Endurance runs are an amazing opportunity for goal setting, exercise, fundraising, and reconnecting to self. My friend Carol Chlystek recently completed a half-marathon, and she was kind enough to share her running adventure…..
The nerves that woke me up at 3:30AM started to ease somewhat as I stood shoulder to shoulder with other runners on that beautiful Sunday morning in June.
We were about to start the North Shore Half-Marathon and this was my first endurance race. There were many things to be nervous about the night before…..Would I find parking? Would I get lost on the course? And most of all, Would I finish the race?
When I received the postcard in the mail from LLS in January saying they were looking for runners for the North Shore Half, I decided to take on the challenge after overcoming an injury that kept me from running for several months the previous year.
I was excited to be back to running and I wanted to do more than run the 3 to 4 miles a day a few times a week. I also have a friend, Denise, who had been diagnosed with leukemia in 2009 and received treatment and a bone marrow transplant in 2010.
She was recovering and doing well, so I thought I would run in her honor. Also, my mother-in-law passed away from leukemia in 1995.
We started training early on a Saturday morning in February. The temperatures were brutally cold, but several people showed up to meet the coaches and others involved in Team in Training (Team).
I met some truly remarkable people. The coaches and mentors (all volunteers) were dedicated to their tasks and some of them had been working with Team for years, which meant they met almost every Saturday to work with people to guide us down the road to an endurance event.
One man lost his mother to leukemia when was a child. He’s run in and coached marathons and half marathons for years to raise money for LLS. At every training, he was friendly, encouraging, and often funny, as were the other coaches.
Besides training, the other aspect of Team in Training is fundraising for LLS. While we were in training, we committed to raising money that is used by LLS to do research about blood cancers and help families affected by blood cancer.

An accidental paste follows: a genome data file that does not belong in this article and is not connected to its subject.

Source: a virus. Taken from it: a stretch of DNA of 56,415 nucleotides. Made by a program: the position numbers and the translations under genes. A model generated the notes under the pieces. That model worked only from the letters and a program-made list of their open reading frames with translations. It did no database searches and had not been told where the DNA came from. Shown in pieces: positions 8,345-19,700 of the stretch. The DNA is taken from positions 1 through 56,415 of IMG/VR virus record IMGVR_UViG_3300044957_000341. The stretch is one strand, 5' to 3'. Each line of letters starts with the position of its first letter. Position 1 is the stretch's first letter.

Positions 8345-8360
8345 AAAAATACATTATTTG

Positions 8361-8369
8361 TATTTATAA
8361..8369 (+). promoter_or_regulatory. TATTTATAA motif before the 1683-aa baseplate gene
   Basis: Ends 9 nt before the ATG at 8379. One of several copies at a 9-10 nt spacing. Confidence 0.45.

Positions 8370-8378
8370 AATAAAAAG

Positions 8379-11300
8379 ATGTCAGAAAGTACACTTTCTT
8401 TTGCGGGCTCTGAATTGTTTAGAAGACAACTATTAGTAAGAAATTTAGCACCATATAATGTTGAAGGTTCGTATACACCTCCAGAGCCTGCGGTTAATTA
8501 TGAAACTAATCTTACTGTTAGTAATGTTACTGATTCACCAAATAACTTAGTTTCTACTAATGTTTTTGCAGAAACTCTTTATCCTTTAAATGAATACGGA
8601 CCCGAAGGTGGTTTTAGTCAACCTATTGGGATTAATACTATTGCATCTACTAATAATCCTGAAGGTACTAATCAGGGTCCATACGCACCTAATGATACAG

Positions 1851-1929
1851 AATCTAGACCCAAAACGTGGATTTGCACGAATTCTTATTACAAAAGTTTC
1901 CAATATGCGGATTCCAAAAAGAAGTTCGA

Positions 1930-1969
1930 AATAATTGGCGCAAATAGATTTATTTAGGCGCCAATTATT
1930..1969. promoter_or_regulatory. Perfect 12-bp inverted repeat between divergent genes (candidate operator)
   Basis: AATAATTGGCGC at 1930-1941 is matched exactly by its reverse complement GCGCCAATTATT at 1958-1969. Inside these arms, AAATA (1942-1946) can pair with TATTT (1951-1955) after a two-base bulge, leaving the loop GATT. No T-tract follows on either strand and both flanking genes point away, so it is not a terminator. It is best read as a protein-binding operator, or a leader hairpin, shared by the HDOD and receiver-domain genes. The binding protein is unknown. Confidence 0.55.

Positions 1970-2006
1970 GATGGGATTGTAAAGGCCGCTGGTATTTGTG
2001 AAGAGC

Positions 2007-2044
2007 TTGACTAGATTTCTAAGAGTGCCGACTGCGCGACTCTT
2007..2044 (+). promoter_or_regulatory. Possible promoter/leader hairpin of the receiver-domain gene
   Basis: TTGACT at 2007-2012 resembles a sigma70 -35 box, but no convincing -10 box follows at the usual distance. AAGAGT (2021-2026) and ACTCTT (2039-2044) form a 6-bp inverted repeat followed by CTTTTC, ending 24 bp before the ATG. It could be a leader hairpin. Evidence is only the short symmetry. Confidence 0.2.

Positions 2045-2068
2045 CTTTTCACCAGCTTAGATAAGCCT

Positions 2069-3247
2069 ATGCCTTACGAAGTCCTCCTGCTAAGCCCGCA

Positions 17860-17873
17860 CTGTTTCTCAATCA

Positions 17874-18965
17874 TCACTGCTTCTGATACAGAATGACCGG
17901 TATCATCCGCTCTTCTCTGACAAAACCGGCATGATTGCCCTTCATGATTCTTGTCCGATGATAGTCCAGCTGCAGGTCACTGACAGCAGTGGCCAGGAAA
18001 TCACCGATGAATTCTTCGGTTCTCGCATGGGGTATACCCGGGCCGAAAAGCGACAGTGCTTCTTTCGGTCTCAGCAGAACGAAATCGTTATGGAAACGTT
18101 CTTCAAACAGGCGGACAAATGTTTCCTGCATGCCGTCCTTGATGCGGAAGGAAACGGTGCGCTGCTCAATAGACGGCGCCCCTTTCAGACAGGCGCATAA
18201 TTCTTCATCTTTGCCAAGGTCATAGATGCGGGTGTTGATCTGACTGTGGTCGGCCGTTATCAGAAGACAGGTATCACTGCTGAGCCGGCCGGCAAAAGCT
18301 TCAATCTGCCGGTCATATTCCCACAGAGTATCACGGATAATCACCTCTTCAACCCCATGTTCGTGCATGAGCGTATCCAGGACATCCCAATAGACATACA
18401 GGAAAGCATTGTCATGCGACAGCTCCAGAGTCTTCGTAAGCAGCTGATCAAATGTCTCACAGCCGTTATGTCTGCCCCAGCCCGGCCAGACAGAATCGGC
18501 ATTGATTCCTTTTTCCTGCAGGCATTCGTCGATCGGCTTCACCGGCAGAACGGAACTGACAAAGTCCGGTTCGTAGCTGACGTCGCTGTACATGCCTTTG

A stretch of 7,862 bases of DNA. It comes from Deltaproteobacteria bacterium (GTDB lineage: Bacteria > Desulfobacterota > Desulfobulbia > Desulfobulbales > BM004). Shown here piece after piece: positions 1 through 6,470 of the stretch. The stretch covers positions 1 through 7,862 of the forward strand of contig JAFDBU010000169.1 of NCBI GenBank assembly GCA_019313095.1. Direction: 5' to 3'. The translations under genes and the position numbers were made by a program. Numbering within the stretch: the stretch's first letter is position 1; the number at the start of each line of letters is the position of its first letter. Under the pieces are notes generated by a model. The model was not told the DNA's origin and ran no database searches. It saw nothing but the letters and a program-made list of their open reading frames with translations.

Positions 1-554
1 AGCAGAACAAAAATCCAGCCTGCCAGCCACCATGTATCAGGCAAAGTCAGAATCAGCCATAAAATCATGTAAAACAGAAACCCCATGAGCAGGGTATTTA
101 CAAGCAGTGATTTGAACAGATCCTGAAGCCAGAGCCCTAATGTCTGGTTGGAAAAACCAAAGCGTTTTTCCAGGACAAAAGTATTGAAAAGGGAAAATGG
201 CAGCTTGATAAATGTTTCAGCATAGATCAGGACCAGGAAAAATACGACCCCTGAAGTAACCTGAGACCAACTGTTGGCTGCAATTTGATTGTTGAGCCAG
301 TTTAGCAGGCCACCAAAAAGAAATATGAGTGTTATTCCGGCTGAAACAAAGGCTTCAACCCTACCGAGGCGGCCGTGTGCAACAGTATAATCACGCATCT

I feel it is an important cause because the treatments that my friend Denise received were much more advanced than they were when my mother-in-law was diagnosed in the 1990s. LLS is an important player in that research.
While there were several sacrifices I made during the five months of training, such as leaving the house early on Saturday mornings to run with the group and missing my kids’ soccer games – but I also gained a great deal from the experience.
I made friends with other runners, and I had a project that was just for me and not for my immediate family. This might sound selfish, but I liked having somewhere to go and a goal to reach that I owned.
They supported me and my husband was my biggest contributor for fundraising, but the running was all about me. As a stay-at-home mom of two kids, having my own “thing” was gratifying.
On race day, when the starting horn sounded, I couldn’t even hear it because the crowd was so large and noisy. I only knew that the race started when the people in front of me started walking, then slowly increased to a jog, then a run.
When we crossed the true starting line, I hit the start button on my watch and pressed the play button on my iPod. I was thrilled to be there! My nerves were still with me, but not debilitating and I eventually found a comfortable pace.
The course was through pretty neighborhoods and there was no way to get lost because so many people were running.
Unfortunately, I lost my friend from Team that I thought I might run with before going to the start line. I didn’t mind running alone though, and I kept my pace, even after a tough hill at mile 7.
The last 4 to 5 miles were hard. My legs were very tired, but I kept going, thinking of my friend, Denise, and all she had endured during her treatment.
During the last mile, several people were walking, but I pushed through to the end and crossed the finish line, still running. I reached my goal and although my legs burned and I felt exhausted, I was exhilarated at the same time.
It was an amazing experience that I will always cherish, but I’ll still go back to running a few miles a day – I’ll save the endurance runs for another year.
The people I met along the way will stay with me because they taught me so much – not just about running, but about dedication and altruism.
For more information on the Leukemia and Lymphoma Society and Team in Training, visit the website www.teamintraining.org.
Carol Chlystek is a wife, mother of two, volunteer and runner living in Elmhurst. You can email Carol at email@example.com